$32 billion annual budget of the National Institutes of Health.

Kite’s two main competitors, Novartis and Juno Therapeutics, for instance,
derived similar immunotherapy treatments largely from academic
institutions, developed at least in part with government funding. Novartis
has a relationship with the University of Pennsylvania, and Juno with the
Memorial Sloan Kettering Cancer Center, the Fred Hutchinson Cancer Research
Center and Seattle Children’s Hospital.

“For the most important drugs you’ll see some public-sector involvement,”
said Bhaven Sampat, an associate professor of health policy and management
at Columbia University. He was one author of a study that found that 9
percent of all drugs approved between 1988 and 2005 were based directly on
a patent held by the public sector. But 47.8 percent of the drugs relied at
least indirectly on some federally funded research.

[Photo:  Eric Karlson at his home on Marco Island, Fla., this month. Mr.
Karlson’s non-Hodgkin’s lymphoma was successfully treated by Dr. Rosenberg
with what would eventually become KTE-C19. Credit Scott McIntyre for The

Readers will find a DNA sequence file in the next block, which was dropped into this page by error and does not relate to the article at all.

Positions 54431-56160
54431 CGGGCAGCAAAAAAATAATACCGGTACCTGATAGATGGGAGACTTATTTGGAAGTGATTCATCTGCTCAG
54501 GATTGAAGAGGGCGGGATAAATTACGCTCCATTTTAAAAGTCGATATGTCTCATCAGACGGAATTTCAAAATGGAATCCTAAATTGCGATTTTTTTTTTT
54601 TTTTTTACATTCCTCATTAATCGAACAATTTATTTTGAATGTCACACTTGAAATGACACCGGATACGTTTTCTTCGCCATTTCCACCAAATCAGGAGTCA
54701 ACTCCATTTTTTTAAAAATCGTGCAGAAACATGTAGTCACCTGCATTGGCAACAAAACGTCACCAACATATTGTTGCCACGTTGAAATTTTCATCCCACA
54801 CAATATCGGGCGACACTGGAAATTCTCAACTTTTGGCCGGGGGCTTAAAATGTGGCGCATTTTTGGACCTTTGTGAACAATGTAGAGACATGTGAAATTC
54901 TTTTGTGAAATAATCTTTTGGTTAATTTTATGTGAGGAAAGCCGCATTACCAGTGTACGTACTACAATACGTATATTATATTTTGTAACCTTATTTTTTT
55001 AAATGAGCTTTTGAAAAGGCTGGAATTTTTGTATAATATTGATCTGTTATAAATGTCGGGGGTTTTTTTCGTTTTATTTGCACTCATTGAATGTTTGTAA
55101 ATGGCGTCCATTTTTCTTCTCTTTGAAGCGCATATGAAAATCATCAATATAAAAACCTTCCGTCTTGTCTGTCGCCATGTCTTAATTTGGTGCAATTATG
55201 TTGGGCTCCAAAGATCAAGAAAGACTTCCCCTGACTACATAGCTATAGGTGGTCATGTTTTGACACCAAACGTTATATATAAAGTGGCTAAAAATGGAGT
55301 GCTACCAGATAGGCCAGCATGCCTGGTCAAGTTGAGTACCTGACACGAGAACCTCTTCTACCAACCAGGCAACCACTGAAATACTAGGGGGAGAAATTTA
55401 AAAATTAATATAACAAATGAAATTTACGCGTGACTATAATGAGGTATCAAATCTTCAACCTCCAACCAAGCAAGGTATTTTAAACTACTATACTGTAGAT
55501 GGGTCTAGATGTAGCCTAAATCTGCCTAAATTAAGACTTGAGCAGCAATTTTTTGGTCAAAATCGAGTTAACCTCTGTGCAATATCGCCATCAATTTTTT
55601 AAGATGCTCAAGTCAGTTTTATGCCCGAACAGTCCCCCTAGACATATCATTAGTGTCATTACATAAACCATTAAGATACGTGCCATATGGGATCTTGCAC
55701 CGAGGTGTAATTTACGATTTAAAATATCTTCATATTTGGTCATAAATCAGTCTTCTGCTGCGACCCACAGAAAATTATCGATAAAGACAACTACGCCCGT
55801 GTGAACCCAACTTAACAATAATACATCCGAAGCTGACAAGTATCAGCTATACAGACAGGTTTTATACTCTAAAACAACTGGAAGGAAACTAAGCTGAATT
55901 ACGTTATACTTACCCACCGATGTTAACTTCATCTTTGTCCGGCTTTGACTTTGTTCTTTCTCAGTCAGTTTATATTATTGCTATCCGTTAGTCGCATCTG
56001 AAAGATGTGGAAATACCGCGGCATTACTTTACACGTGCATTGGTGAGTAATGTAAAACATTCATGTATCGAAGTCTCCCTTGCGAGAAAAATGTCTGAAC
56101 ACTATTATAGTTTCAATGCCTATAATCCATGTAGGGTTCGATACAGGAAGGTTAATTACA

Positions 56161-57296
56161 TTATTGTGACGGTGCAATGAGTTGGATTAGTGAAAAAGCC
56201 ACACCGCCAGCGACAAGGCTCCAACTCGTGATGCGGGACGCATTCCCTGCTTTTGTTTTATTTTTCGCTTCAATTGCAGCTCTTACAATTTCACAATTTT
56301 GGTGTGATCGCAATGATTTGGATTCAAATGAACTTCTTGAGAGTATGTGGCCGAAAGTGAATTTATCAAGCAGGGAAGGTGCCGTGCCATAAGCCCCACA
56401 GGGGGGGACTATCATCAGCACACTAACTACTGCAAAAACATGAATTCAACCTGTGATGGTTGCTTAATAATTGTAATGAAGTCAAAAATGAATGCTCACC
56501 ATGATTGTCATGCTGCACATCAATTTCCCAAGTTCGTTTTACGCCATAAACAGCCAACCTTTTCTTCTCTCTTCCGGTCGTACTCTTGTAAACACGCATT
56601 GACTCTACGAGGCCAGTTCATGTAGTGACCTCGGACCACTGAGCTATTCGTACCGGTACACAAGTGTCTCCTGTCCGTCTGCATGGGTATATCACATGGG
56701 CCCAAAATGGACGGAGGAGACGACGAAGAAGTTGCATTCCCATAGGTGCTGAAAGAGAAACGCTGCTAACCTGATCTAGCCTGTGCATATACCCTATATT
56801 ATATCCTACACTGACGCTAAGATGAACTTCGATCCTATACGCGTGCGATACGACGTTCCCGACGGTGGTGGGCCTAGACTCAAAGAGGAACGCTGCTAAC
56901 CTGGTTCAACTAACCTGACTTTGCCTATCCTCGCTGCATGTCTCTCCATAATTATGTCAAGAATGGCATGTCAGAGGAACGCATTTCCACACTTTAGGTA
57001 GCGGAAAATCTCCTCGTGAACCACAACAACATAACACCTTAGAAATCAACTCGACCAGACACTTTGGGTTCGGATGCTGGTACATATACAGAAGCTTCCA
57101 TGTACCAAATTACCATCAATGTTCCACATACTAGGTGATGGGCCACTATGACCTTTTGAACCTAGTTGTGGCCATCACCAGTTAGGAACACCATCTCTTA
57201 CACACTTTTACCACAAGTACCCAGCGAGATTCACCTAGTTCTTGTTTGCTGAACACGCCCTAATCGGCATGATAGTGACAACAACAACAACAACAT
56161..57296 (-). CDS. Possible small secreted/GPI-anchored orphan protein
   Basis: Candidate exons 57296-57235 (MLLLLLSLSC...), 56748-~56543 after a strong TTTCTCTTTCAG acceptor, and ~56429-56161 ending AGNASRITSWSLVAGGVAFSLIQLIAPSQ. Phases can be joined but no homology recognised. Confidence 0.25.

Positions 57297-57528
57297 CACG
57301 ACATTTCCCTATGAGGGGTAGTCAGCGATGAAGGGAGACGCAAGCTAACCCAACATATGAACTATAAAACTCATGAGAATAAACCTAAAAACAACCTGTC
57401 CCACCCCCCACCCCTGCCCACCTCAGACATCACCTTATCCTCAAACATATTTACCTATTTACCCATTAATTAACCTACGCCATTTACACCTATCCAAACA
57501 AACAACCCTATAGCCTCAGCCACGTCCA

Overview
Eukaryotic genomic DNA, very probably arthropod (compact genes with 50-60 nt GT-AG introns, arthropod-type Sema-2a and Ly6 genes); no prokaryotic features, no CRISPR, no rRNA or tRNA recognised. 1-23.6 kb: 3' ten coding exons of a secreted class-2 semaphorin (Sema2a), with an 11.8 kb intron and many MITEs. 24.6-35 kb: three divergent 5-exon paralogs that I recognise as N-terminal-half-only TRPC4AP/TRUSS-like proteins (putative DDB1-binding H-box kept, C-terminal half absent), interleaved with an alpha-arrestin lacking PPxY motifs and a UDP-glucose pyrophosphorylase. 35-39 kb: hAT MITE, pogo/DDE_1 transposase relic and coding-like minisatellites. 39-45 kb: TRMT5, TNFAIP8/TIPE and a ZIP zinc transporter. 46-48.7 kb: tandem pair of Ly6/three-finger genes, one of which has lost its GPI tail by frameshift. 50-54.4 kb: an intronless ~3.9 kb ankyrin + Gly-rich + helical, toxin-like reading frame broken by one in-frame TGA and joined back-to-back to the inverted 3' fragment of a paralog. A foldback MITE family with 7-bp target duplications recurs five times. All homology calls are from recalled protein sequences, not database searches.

New York Times]

The figures were higher for more medically important drugs: 17.4 percent
had a direct public-sector patent, while 64.5 percent had at least an
indirect public-sector influence.

These figures are up sharply from before the 1980s. Such partnerships and
licensing deals were encouraged by the 1980 Bayh-Dole and Stevenson-Wydler
Acts, and the 1986 Federal Technology Transfer Act. The laws are credited
with jump-starting the biotechnology industry.

But from the beginning, some people questioned whether taxpayers were
getting a bad deal.

Perhaps the best-known drug developed from a cooperative research and
development agreement — the cancer drug Taxol — was the subject of several
congressional hearings in the early 1990s that investigated whether the
drug’s maker, Bristol-Myers Squibb, charged too much and whether the
government recouped enough of its investment. In the end, the pricing was
left unchanged.

The N.I.H. argues that if it imposes pricing restrictions, it won’t get
partners. In fact, in 1995, it struck from its negotiating tactics a goal
that prices be “reasonable.”

“Companies will not take technologies from us if we say the government will
decide in the future what the price will be,” said Mark Rohrbaugh, who ran
the technology transfer office at the institutes from 2001 to 2013 and is
now an adviser to the agency. After the “reasonable price” clause was